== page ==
No. The sweepers will already have their hands full with the number of Full Traverse participants. Sign up for the Full Traverse next year!
Can the sweepers turn me back?
Yes, if they determine you are underprepared and unlikely to meet the cutoffs, they can turn you back at any time.
What if I want to keep going?
You can’t. If you attempt to, you will not be allowed to participate at Kesugi in the future.
Can I wear headphones?
Headphones are discouraged. Bears have been encountered at Kesugi in past races.
Can I bring my dog?
Racers cannot bring dogs. Spectators can bring dogs but need to have them under control.
Can I get a refund if I decide not to race? Can I transfer my bib to a friend?
No and no.
Is there a wait list for those who didn’t register on time?
No, the number of entrants has jumped dramatically from recent years so the race director will not attempt to fill the spots of those who drop.
Should I let the race director know if I am unable to race?
Yes, please do. It helps our planning knowing how many people to expect.
What is the camping situation?
We have a group area for Friday and Saturday nights of race weekend. It is suitable for car/camper camping, but flat spots for tents are few. There is no charge. RVs may not stay here.
If you wish to stay at the main Byers Lake Campground (fees apply), plan to arrive early because it typically fills to capacity on weekend nights.
Where can I stay if I don’t camp at race headquarters?
Mary’s McKinley View Lodge (Mile 134.5) is one option. A fancier option is Mt. McKinley Princess Wilderness Lodge (Mile 133). There are also many pullouts along the highway where camping is possible. The new Kesugi Ken Campground (Mile 135.4) allows reservations for tent camping, RV camping and public use cabins.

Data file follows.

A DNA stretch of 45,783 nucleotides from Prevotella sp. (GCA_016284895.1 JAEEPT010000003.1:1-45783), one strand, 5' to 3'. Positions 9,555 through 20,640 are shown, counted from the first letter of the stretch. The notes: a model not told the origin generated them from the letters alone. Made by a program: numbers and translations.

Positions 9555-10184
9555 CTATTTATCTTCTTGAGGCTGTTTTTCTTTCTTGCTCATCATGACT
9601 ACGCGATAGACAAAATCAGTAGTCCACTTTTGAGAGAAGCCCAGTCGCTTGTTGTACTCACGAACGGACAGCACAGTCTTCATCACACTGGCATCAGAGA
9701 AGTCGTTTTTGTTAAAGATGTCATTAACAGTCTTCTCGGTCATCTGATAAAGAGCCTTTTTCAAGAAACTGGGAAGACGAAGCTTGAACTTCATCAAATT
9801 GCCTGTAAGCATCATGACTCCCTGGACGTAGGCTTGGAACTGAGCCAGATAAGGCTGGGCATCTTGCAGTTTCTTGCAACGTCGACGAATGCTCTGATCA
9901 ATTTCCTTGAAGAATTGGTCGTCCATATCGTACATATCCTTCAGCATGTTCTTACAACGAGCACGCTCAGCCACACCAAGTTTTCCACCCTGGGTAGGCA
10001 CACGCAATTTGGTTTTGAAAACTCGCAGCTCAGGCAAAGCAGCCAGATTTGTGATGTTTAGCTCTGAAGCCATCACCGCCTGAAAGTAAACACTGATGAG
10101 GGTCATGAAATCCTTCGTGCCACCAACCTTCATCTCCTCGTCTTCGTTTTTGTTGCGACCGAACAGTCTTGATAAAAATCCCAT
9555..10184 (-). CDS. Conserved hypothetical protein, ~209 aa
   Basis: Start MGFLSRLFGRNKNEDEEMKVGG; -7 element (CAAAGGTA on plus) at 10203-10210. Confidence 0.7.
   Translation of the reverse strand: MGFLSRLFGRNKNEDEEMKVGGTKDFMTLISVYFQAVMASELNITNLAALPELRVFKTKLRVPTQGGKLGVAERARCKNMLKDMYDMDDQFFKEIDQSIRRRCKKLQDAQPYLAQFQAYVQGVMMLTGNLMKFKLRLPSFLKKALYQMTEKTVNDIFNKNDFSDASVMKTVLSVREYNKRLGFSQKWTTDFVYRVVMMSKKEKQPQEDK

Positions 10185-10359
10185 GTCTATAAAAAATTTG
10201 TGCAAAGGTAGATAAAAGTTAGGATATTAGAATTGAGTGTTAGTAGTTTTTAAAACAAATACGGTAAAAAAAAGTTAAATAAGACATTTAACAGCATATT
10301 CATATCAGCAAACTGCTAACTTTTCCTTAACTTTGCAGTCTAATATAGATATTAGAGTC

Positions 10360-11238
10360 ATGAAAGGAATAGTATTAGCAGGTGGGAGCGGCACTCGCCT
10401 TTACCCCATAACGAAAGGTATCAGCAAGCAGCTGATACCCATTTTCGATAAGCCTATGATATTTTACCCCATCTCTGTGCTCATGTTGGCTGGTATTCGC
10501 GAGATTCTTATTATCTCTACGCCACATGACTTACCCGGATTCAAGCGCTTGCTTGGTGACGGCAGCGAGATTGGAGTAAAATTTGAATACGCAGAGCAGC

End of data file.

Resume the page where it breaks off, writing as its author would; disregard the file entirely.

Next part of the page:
Camping at the Little Coal Creek trailhead parking lot is not permitted.
When can I pick up my race bib?
You can get it at race headquarters Friday night or at the race start until 8:45 a.m. Saturday.
Do I need to check in at Byers headquarters on Saturday morning?
No. But you do need to check in at the start even if you’ve previously collected your bib.
Will there be a shuttle to the start?
Mt. McKinley Princess Wilderness Lodge generously provided shuttles in 2017-18 that transported some participants to the start and we hope that will again be the case in 2019. The remainder will need to carpool there.
Will the Half Traverse finishers be shuttled to Byers once they reach the Ermine Hill Trailhead?
Yes, several volunteers will shuttle finishers to Byers (or to Little Coal Creek if necessary).
Will there be swag?
Yes, there will be an item of Kesugi swag for every participant and volunteer. There will also be prizes for the top performers as well as some randomly awarded prizes.
Will there be beer?
Yes. 49th State Brewing Co. has signed on a sponsor and will keep us well supplied!
What are the course records?
Despite horrendous weather, Scott Patterson set the men’s record of 4:38:05 in 2015.
Christy Marvin set the women’s record of 5:27:36 in 2018 en route to finishing 2nd overall.